Researchers discover new oxygen producing algae in river of Eastern Ghats

New Delhi, June 20 (IANS) Researchers have discovered a new genus of the Gomphonemoid diatom found in the clean water river of the Eastern Ghats.

The genus which has an interesting suite of features, distinguishing it from the other members of the group Gomphonemoid in terms of valve symmetry and other certain valve features, has been named Indiconema to value its restricted distribution in the country, the Ministry of Science and Technology announced on Thursday.

Diatoms are microscopic algae that play a crucial role in our everyday lives by producing 25 per cent of global oxygen, approximately every fourth breath of oxygen we inhale.

They serve as a basis of the aquatic food chain. Due to their sensitivity towards any water chemistry changes, they are excellent indicators of aquatic health.

The research underlines the importance of diatoms in shaping the biodiversity of India’s diverse landscapes.

Indiconema discovered by scientists of Agharkar Research Institute (ARI), Pune, an autonomous institute of the Department of Science and Technology, differs in having a pore field at both the head and foot pole rather than having only at the foot pole.

The evolution of monsoons structured the rainforest biome across the Indian Peninsula and the associated varying wetness, which has a direct role in shaping the diatom flora.

The research published in the journal Phycologia, reports one species of Indiconema from the Eastern Ghats and another from the Western Ghats.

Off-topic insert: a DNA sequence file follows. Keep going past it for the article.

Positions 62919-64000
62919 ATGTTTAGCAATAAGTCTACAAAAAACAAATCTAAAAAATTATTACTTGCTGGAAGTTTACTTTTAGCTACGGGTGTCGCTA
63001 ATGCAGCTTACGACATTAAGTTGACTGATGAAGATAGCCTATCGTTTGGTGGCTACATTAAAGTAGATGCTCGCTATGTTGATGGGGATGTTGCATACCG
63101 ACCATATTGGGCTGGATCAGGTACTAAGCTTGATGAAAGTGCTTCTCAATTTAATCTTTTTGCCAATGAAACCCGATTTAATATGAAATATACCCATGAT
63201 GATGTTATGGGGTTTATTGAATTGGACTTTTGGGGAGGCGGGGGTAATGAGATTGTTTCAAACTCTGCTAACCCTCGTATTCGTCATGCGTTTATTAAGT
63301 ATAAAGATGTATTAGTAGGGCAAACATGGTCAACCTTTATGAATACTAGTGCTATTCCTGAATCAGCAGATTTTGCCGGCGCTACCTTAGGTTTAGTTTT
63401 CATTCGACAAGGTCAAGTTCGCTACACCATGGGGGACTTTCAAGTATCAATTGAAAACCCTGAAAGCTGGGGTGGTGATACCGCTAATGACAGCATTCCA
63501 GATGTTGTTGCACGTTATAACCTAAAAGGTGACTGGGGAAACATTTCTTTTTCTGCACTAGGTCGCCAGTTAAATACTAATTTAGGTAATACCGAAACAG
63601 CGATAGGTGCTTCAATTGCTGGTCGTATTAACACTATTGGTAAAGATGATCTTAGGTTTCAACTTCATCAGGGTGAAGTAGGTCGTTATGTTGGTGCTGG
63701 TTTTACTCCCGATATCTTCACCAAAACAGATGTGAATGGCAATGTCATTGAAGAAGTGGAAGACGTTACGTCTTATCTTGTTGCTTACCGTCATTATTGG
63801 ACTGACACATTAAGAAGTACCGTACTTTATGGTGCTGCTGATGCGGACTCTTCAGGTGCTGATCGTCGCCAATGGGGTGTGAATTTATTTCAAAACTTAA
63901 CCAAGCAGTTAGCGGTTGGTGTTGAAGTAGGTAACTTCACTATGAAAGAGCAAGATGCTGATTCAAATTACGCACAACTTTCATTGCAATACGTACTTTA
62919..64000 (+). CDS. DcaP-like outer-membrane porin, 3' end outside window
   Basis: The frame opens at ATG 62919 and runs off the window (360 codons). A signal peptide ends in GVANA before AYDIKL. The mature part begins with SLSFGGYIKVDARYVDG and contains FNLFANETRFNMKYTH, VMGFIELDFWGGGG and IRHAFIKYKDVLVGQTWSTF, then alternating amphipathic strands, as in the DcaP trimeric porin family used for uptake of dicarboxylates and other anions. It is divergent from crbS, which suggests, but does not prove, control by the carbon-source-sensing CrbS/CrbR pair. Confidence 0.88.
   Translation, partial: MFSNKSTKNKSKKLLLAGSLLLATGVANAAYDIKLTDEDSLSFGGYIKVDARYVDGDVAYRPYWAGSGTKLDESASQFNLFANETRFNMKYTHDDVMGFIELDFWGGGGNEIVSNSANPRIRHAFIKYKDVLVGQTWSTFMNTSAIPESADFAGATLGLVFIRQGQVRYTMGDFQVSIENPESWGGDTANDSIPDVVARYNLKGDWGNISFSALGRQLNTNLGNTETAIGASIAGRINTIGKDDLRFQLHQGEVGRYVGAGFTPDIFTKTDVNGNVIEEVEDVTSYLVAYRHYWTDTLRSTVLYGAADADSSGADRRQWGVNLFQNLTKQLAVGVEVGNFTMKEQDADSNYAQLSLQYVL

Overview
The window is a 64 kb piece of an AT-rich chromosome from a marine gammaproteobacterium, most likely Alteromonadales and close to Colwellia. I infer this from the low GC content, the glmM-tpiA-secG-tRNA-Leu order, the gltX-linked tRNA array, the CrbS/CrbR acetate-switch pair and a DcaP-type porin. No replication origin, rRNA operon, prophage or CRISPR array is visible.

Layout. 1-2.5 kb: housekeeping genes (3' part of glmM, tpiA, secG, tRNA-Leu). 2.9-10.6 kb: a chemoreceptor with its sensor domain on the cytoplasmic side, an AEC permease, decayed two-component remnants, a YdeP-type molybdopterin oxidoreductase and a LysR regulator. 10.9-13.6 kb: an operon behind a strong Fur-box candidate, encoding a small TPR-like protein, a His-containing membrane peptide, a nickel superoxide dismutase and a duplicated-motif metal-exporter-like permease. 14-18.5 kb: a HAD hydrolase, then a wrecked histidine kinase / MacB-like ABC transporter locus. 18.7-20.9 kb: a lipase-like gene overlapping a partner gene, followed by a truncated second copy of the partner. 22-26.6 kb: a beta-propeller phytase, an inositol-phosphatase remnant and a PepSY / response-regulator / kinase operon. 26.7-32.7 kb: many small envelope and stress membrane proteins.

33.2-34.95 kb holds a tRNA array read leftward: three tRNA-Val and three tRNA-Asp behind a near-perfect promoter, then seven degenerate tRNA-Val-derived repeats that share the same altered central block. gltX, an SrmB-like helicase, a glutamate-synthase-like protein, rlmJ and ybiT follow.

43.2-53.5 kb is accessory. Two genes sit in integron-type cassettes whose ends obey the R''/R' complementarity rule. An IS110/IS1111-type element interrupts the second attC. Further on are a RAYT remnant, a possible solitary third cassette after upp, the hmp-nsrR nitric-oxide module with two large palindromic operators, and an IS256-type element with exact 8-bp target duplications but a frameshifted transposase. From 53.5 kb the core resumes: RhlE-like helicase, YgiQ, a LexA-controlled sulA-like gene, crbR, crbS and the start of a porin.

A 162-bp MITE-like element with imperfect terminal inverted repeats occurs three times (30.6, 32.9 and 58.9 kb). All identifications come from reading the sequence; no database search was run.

A similar pattern of sharing endemic elements between two mountain systems has been observed for other endemic-rich groups, such as reptiles.

Additionally, based on the morphological features of this group, researchers have suggested that Indiconema is sister to Afrocymbella, a genus endemic to East Africa. Early studies noted that similarities between Gomphonema species from India and those from East Africa and Madagascar are supported by the current study association.

The discovery supported by the erstwhile SERB, now ANRF, underscores the importance of ongoing research in unravelling the mysteries of diatom biogeography and their role in shaping the biodiversity of India’s diverse landscapes.

Diatoms are the first recorded microorganisms in India, with Ehrenberg’s first report dating back to 1845 in his voluminous publication Mikrogeologie.

Since then, several studies in India have recorded diatoms from freshwater and marine environments.

A rough estimate states that there are nearly 6,500 diatom taxa, of which 30 per cent are endemic (restricted to a particular region) to India, suggesting India’s unique biodiversity.

Further, diverse biogeographic zones support various species with habitat diversity ranging from freshwater to marine, sea level to high mountains, and alkaline lakes to acidic swamps.

Peninsular India includes the Eastern and Western Ghats and has distinct physiographic, edaphic, and climatic gradients that cherish a wide array of habitats with unique geographic positions and supporting unique sets of diatoms.

–IANS

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